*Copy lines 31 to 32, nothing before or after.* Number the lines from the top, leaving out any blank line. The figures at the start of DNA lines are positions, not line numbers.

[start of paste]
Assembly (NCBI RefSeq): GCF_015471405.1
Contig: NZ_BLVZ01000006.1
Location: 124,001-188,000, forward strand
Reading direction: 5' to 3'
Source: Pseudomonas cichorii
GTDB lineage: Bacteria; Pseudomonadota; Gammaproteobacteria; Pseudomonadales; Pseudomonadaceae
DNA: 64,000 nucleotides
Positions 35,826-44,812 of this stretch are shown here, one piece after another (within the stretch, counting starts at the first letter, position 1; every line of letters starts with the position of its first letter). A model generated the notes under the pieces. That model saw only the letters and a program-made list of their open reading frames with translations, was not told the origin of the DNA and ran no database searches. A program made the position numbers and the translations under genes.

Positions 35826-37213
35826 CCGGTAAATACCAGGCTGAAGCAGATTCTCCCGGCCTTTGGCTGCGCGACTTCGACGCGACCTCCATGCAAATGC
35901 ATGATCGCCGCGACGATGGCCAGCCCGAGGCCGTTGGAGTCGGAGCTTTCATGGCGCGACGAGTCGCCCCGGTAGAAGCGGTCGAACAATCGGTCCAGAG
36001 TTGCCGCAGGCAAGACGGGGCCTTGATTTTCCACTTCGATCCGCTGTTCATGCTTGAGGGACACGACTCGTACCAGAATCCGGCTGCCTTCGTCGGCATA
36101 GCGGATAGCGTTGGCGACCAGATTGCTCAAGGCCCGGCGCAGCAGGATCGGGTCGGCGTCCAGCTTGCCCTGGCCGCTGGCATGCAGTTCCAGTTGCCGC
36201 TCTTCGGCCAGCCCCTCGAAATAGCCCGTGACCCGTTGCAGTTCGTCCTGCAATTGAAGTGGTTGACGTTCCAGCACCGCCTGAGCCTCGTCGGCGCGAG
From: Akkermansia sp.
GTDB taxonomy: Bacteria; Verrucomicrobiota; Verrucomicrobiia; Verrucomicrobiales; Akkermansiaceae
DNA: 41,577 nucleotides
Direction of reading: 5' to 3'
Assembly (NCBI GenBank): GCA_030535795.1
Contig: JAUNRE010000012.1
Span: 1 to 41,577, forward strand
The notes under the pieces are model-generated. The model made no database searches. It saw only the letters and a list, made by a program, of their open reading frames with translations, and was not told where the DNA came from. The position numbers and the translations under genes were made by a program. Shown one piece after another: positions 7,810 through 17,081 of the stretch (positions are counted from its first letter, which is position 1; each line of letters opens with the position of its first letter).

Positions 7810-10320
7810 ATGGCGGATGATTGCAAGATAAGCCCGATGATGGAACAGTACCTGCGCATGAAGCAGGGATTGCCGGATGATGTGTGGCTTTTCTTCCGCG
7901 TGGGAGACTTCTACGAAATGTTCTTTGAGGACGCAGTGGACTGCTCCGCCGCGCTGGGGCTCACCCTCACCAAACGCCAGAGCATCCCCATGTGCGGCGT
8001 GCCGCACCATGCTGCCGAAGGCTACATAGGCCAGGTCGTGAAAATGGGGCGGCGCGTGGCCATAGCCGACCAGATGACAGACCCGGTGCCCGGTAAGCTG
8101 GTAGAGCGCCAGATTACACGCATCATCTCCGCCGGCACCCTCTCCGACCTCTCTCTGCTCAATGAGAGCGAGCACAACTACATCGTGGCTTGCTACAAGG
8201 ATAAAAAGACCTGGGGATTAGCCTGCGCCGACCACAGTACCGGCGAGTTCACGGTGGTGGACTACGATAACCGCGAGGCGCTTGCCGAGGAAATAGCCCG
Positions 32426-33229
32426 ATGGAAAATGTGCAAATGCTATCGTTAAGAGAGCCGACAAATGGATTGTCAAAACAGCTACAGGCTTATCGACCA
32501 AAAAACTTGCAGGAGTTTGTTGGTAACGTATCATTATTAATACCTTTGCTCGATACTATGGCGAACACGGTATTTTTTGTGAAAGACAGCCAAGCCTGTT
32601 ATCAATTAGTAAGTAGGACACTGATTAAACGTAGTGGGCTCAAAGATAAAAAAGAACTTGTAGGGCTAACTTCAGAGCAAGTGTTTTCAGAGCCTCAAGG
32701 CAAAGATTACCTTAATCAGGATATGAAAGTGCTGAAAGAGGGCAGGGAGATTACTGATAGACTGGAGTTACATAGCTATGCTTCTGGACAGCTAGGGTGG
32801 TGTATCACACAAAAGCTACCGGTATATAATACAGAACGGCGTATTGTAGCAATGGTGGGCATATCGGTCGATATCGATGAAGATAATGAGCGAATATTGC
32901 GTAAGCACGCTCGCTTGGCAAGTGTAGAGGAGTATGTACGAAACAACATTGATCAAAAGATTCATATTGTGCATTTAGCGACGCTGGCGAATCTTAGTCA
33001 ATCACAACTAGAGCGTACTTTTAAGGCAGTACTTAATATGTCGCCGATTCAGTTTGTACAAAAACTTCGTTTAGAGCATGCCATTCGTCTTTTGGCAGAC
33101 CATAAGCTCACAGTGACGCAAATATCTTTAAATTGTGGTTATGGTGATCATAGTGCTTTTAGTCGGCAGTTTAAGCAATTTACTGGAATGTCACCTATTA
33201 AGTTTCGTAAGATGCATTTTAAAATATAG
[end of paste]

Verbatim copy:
32501 AAAAACTTGCAGGAGTTTGTTGGTAACGTATCATTATTAATACCTTTGCTCGATACTATGGCGAACACGGTATTTTTTGTGAAAGACAGCCAAGCCTGTT
32601 ATCAATTAGTAAGTAGGACACTGATTAAACGTAGTGGGCTCAAAGATAAAAAAGAACTTGTAGGGCTAACTTCAGAGCAAGTGTTTTCAGAGCCTCAAGG